Religiosity and depressive symptoms among older adults in Colombia

Published

Journal Article

© 2019, © 2019 Informa UK Limited, trading as Taylor & Francis Group. Objective: The objective of this study was to examine the relationship between depressive symptoms and religiosity among older adults in Colombia. Methods: Data are drawn from the SABE (Salud, Bienestar y Envejecimiento) Colombia Study, a cross-sectional survey conducted in 2015 involving 19,004 community-dwelling adults aged 60 years and older living in urban and rural areas of Colombia. Depressive symptoms were measured using the Geriatric Depression scale (GDS; range 0–15), examined both as a continuous and categorical variable. Religiosity was assessed by self-rated religiosity and comfort derived from religion. Logistic and linear regression analyses were used to assess the association adjusting for confounders. Results: Multivariate logistic regression analyses demonstrated that being more religious (OR = 0.90, 95% CI = 0.85–0.95, p <.001) or perceiving greater strength or comfort from religion (OR = 0.88, 95% CI = 0.82–0.93, p <.001) was associated with a lower likelihood of scoring above the cutoff on the GDS for significant depressive symptoms (≥6). Similarly, linear regression analyses indicated that being more religious (unstandardized beta coefficient B = −0.16, p <.001) or perceiving greater strength or comfort from religion (B = −0.20, p <.001) was associated with a significantly lower score on the GDS assessed on a continuous scale. Conclusion: Being more religious or perceiving greater strength or comfort from religion is associated with fewer depressive symptoms among older adults in Colombia.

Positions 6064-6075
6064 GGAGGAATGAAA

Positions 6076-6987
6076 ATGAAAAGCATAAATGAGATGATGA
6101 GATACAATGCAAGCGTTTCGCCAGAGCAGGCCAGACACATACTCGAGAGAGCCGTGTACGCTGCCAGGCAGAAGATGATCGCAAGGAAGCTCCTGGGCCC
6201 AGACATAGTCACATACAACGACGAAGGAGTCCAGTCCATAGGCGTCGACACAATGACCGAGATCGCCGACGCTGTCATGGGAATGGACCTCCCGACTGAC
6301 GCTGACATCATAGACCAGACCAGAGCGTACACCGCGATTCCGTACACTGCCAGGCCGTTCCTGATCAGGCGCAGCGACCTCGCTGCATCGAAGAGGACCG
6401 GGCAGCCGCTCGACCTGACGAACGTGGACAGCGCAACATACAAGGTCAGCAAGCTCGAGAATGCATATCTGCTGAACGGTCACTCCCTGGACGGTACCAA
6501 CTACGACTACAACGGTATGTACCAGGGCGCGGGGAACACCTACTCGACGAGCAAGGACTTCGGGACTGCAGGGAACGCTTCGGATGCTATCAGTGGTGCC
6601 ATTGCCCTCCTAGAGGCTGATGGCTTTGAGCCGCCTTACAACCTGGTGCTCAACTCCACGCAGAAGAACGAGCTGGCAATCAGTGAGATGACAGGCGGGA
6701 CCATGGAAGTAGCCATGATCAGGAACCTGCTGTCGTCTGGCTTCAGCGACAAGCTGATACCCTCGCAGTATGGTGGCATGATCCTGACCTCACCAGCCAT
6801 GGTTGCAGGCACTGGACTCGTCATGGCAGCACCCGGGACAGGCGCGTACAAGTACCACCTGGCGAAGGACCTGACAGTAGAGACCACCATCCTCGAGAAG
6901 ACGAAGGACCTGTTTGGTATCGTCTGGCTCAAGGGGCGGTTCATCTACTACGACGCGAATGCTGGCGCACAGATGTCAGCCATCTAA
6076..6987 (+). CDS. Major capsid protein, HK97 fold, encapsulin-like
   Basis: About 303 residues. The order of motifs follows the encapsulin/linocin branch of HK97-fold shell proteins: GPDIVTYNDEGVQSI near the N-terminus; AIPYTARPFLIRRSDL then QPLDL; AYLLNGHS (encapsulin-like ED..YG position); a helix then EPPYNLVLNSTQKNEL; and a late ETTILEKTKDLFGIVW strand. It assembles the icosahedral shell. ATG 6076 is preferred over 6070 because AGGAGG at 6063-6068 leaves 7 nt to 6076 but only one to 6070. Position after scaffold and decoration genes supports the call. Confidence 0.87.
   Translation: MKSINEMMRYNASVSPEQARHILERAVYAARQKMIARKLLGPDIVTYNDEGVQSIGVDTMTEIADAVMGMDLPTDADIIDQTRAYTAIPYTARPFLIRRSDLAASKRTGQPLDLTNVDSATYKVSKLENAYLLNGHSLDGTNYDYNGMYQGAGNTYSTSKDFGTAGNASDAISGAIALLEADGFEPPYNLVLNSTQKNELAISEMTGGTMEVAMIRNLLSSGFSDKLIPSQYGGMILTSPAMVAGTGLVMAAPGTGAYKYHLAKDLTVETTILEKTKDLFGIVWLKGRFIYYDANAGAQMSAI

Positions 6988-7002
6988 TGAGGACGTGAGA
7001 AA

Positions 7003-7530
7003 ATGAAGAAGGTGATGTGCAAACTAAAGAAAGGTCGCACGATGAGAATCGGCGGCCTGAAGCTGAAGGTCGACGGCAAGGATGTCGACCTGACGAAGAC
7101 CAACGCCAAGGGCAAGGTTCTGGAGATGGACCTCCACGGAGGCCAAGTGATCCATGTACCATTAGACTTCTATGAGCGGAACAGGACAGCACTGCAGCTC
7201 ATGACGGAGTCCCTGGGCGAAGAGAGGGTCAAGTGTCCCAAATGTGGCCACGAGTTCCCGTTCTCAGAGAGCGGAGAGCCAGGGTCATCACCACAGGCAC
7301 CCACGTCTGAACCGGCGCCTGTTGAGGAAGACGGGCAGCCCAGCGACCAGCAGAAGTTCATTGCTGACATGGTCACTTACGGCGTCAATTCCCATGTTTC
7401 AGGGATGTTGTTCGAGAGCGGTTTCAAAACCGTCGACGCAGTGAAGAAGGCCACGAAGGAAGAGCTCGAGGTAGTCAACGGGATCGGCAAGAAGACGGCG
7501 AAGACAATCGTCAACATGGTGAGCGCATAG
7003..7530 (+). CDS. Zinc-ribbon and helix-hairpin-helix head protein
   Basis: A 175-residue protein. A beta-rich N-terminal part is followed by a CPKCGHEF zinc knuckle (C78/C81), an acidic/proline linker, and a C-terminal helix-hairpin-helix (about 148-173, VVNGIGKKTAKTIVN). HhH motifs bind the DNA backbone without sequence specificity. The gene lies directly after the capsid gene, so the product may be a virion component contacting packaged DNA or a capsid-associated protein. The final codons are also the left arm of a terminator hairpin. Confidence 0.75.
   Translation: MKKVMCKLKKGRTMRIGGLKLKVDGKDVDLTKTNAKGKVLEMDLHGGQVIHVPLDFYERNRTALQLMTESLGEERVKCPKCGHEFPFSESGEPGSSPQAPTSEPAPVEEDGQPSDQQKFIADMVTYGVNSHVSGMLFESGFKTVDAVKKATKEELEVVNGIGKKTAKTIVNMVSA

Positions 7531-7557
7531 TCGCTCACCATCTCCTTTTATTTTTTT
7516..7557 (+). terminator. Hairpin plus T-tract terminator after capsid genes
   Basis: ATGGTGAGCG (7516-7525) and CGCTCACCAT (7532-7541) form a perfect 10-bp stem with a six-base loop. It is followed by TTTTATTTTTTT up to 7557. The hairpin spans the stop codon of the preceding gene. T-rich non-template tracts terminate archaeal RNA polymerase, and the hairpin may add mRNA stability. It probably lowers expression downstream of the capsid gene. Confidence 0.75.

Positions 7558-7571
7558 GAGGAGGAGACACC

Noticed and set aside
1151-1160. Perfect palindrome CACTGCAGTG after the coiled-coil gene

Full Text

Duke Authors

Cited Authors

  • Reyes-Ortiz, CA; Payan, C; Altamar, G; Montes, JFG; Koenig, HG

Published Date

  • January 1, 2019

Published In

Electronic International Standard Serial Number (EISSN)

  • 1364-6915

International Standard Serial Number (ISSN)

  • 1360-7863

Digital Object Identifier (DOI)

  • 10.1080/13607863.2019.1660851

Citation Source

  • Scopus